Social Media May Have Changed Mary Kay Sellers’ Style But Not Their Spirit

By Aidan Quigley The Dallas Morning News

WWR Article Summary (tl;dr) Nearly 30,000 attendees from 16 international markets have flocked to Dallas for the 44th annual Mary Kay Seminar.

The Dallas Morning News

Every summer for the last four decades, pink-clad attendees have flocked to Dallas for the Mary Kay Seminar.

Early seminars featured founder Mary Kay showing off her iconic Cadillacs and entertainment that rivaled "anything ever produced in Las Vegas," as The Dallas Morning News described in 1983. The seminars have also featured training on sales methods, which have evolved in the digital age.

At this year's convention, attendees artfully laid out products on shareable backgrounds, learned the ideal dimensions for photos on different social media platforms and discussed apps that can help them keep track of sales and customers.

Nearly 30,000 attendees, including from 16 international markets, have flocked to Dallas for the 44th annual Mary Kay Seminar. This year's convention kicked off at the Kay Bailey Hutchison Convention Center.

The seminar is a Dallas staple, contributing about $37 million to the Dallas economy and supporting more than 4,222 jobs in the area. It's the "pinnacle" of the company's year, said Regena Pipkin, Mary Kay's director of U.S. marketing.

Tanya King of Miami, who has sold Mary Kay products for 13 years, said she's been to the seminar every one of those years.

"It helps to reconnect you to what you're doing, your passions are reignited, your vision's reignited," she said. "The camaraderie, the girlfriend time, the fun, all of it, it's all encompassing."

King's seen how the company has adjusted to technology over time. When she started, she kept track of customers and inventory on an Excel spreadsheet, a task which has been made much easier by an app.

The company has also increased online training, which King said was very helpful.

"From a sales director's standpoint, it definitely does help with new people, keeping us all on the same focus, learning the same things," she said.

Mary Kay will give out approximately $6 million in recognition prizes to sales members, including the renowned Mary Kay career cars like the pink Cadillacs, during the two-week event. The company added two new cars to the career car fleet, a MINI Hardtop 4 Door and a Chevrolet Traverse 1LT.

There are currently 4,100 Mary Kay career cars on roads across the country.

Katie Jordan, who worked as an aide to Sens. John McCain of Arizona and Richard Burr of North Carolina, was looking to make extra income while working on Capitol Hill when she started with Mary Kay.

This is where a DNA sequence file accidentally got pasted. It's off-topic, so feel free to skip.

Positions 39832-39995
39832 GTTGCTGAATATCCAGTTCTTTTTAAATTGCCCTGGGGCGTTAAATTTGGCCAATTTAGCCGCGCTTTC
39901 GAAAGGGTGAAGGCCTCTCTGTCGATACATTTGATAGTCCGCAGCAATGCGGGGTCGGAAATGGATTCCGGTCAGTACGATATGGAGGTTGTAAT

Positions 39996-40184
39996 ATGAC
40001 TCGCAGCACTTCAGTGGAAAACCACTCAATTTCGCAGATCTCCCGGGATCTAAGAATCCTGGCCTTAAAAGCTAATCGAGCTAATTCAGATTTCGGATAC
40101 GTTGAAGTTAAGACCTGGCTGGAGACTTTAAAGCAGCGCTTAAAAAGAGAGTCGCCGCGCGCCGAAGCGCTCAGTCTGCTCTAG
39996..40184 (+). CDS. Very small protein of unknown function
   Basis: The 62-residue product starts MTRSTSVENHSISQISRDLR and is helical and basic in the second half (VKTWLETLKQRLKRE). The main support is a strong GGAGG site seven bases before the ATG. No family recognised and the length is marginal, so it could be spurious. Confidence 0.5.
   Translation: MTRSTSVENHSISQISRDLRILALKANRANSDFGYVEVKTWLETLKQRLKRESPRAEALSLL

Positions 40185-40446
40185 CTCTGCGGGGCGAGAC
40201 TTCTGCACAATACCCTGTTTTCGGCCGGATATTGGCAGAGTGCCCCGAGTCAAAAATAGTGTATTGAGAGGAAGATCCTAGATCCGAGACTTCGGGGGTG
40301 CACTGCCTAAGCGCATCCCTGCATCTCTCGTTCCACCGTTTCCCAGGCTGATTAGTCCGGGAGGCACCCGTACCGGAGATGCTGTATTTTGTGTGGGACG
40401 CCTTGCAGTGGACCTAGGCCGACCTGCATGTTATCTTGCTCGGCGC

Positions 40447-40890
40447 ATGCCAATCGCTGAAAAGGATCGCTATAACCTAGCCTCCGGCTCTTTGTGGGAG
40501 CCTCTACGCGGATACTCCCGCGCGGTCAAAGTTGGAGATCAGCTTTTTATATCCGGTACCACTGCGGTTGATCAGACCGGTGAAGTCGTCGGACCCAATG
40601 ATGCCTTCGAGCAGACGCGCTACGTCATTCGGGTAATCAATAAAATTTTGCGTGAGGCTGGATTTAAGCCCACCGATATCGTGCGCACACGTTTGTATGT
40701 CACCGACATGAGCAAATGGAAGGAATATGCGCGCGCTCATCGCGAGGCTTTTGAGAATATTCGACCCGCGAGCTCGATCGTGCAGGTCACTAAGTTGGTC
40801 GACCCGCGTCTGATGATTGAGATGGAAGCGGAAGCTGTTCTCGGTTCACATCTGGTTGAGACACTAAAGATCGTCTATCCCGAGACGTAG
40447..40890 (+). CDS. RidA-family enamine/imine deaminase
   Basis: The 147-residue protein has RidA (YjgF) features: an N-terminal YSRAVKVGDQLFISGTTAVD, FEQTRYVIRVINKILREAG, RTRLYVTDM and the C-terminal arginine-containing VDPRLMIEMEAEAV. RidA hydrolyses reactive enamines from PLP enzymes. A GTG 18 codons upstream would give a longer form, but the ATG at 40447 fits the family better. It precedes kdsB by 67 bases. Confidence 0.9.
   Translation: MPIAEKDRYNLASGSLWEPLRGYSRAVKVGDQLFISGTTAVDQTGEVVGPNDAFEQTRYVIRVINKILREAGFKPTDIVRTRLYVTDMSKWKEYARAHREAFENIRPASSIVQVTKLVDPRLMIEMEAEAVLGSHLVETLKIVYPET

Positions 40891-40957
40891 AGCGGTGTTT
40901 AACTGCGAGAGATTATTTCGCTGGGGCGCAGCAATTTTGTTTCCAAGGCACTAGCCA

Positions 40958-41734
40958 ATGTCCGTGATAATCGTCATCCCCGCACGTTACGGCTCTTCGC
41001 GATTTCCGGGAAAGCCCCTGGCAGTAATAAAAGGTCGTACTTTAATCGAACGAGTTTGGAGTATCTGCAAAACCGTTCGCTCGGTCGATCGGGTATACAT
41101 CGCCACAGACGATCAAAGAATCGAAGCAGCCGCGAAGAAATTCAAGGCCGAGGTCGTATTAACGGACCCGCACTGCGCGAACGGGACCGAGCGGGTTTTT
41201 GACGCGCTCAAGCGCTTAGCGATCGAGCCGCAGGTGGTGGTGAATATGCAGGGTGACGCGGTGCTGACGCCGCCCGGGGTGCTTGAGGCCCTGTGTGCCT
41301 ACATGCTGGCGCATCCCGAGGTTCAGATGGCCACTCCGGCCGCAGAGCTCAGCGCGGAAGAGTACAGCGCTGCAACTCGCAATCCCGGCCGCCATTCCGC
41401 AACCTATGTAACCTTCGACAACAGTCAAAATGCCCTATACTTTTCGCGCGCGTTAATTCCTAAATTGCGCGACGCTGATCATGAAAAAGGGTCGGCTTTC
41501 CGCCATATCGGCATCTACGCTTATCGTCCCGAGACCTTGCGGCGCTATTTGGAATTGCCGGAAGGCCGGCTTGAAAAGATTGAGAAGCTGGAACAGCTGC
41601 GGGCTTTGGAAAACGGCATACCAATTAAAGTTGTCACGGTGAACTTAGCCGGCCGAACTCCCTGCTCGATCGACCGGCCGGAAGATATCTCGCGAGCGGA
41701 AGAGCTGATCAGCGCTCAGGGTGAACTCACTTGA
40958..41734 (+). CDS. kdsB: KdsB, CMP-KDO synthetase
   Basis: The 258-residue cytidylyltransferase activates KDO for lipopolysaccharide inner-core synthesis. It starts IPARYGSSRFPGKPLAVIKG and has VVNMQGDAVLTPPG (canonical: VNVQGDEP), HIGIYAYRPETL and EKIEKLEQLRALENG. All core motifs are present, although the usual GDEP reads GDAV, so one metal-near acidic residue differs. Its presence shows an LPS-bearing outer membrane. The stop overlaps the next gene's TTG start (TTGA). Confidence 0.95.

When she was pregnant with her daughter, she decided she no longer wanted the long hours in Washington and started focusing on her work with Mary Kay.

Jordan of Winchester, Va., said Mary Kay has several apps that allow her and other consultants to do business on the go by tracking customers and inventory and sending invoices.

"Mary Kay is really great at coming up with innovative ways for us to use technology in our business," she said. "I love that I can work on the go because of all of these tools that they've given us."

She added that Mary Kay is good at seeking feedback from its contractors, which the company uses to add services and products to make their lives easier.

Mary Kay's community makes it stand apart from other opportunities in the gig economy, Jordan said.

"We have this huge support system of other entrepreneurs who are doing the same thing, and we are an amazing culture of women who uplift each other," she said.

Heather Vickers of Panama City, Fla., was an engineer for the U.S. Navy when she started working with Mary Kay 12 years ago. She wanted to have a back-up plan so she could stay home with her her kids if she wanted.

She's had three kids in the last five years, and said she enjoys the flexibility Mary Kay offers.

"My kids don't understand the concept of me working," she said. "They think I have play dates with my girlfriends just like they have play dates with the kids. We just do it in mommy's office, and they do it in their playroom." Pipkin said for all that has changed, the heart of the company has stayed the same.

"As the world evolves digitally, we've evolved as well," she said. "But the beautiful thing is Mary Kay's vision from almost 55 years ago to offer women an amazing opportunity still is alive and well."

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